Auckland, New Zealand
- Members of Parliaments and Representatives of Supreme Audit Institutions (SAIs) from 11 Pacific island countries converged in a South-South peer exchange recently to discuss parliamentary oversight.

Oversight requires special frameworks, mechanisms and in the case of budget oversight, some technical understanding of Public Finance Management.

As noted by Honourable Ali’imalemanu Alofa Tuuau, Chairperson Finance & Expenditure Committee of the Parliament of Samoa, during the discussions “it might take at best a year or maybe two before a new elected member becomes comfortable with the format of the Committee meetings and content of the budget documentation. Proper support and technical training can accelerate this process and ensure effective oversight from year one.”

The capacity development support for MPs and representatives of SAIs is therefore integral in supporting the human development needs as well as the aspirations of meeting the Sustainable Development Goals (SDGs) of countries.  

Two complementary events held back to back to support this, was convened by the United Nations Development Programme (UNDP).

The Regional Conference on Parliamentary Oversight held from 19 – 20 November and the Regional Workshop for Public Accounts Committee (PAC) – Oversight of Public Finances held from 21 – 22 November, provided the platform for participants to be equipped with the appropriate understanding of oversight Committee mechanisms, knowledge of PFM and the specific role and relationship of Parliaments and Supreme Audit Institutions when reviewing the Audit Reports.

The Acting Head of Delegation, Delegation of the European Union to New Zealand, Per Sjönell said, “Public Finances management is the key to effective services such as health, sanitation, running water and education.”

He added, “Within the whole framework of Public Finance Management, oversight institutions such as Parliaments, Supreme Audit Institutions and of course the engagement of civil society, play an essential part. Parliaments and Auditor General institutions working together will allow for this oversight to be effective.”

While there are considerable variations in the tools that parliaments can employ to perform their oversight function. Variations largely exists because of constitutional arrangements, and the different types of government from one country to the other.

The Chairman of PASAI and Auditor General of Fiji, Ajay Nand said, “PASAI is pleased to be working hand-in-hand with UNDP to facilitate the essential conversation that needs to take place between SAIs and Parliaments.”

He added, “In a region were institutions can be constrained by size and capacity, working relationships take an even greater importance.”

Parliaments work closely with SAIs particularly during the audit phase of the budget cycle. While the form of SAI varies across countries, in the countries of the Pacific region that follow the Westminster governance model, the SAI is typically the Office of the Auditor General. Therefore, the seamless working relationship between Parliament through the Public Accounts Committee (PAC) and SAI is crucial.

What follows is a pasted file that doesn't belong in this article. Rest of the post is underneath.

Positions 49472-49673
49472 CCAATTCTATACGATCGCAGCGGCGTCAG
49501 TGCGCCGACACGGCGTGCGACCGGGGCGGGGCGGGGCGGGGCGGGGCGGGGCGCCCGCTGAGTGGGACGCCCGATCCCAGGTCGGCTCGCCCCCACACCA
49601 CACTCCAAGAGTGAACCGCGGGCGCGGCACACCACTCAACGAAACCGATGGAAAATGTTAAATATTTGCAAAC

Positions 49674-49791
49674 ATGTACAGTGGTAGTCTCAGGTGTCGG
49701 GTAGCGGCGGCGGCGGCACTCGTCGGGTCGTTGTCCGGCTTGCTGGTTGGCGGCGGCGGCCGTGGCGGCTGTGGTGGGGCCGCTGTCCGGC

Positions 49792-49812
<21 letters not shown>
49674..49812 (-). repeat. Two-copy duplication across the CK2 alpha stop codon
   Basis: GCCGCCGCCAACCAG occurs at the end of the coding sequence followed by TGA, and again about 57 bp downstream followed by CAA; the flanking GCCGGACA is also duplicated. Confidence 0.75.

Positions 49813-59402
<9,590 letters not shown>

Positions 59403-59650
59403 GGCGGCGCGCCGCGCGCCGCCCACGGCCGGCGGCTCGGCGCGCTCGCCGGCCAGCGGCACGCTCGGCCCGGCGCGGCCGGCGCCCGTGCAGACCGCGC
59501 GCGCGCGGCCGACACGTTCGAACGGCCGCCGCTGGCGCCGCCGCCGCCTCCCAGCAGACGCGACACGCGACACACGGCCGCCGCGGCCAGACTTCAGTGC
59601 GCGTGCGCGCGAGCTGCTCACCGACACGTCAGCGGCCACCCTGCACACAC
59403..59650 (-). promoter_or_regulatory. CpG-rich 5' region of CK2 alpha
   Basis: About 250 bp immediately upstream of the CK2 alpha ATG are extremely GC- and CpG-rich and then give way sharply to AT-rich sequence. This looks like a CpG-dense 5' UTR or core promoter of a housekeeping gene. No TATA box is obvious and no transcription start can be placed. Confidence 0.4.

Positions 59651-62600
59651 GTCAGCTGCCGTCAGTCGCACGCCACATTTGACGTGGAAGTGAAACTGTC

The UNDP Pacific Office in Fiji Resident Representative Levan Bouadze said, “of the three key functions of parliament – representation, law-making, and oversight – the oversight function occupies a very central role in the overall governance architecture: it ensures that governments implement policies and budgets in accordance with the wishes and needs of the citizens.”

“It is, as such, an essential aspect of democratic governance, one that establishes and strengthens trust between institutions and constituents,” said Bouadze.

He added, “It is also one of the internal national mechanisms that will ensure that countries will be working toward their own development objectives, but at the same time will “leave no one behind” – the goal of the Agenda 2030, to which Pacific Nations are committed.”

Countries represented at the training include Cook Islands, Federated States of Micronesia (FSM), Fiji, Kiribati, Nauru, Niue, Papua New Guinea, Samoa, Tuvalu, Tonga and Vanuatu.

The training also invited representatives from PASAI focusing on SAIs relationship with parliaments and PACs as well as representatives from Anti-Corruption Committees and from the Global Organization of Parliamentarians Against Corruption (GOPAC) chapters.

The two events are implemented through five of UNDP Pacific Office in Fiji’s Parliamentary Development Projects namely, the Fiji Parliament Support Project II funded by the Governments of Japan, Australia and New Zealand, the Pacific Parliamentary Effectiveness Initiative (PPEI) funded by the Government of New Zealand and the Strengthening Legislatures in Pacific Island Countries project (SLIP) funded by the Government of Japan, the Strengthening Public Finance Management and Governance in the Pacific implemented in partnership with the Pacific Supreme Audit Institution (PASAI) and funded by the European Union (EU) and the United Nations Pacific Regional Anti-Corruption Project (UN-PRAC) implemented in partnership with the United Nations Office on Drugs and Crime (UNODC) which is funded by the Government of Australia.

For more information:

Jone Tuiipelehaki Raqauqau, Communications Associate, Effective Governance Team, UNDP Pacific Office in Fiji; email: jone.raqauqau@undp.org; tel: (679) 3227 552.

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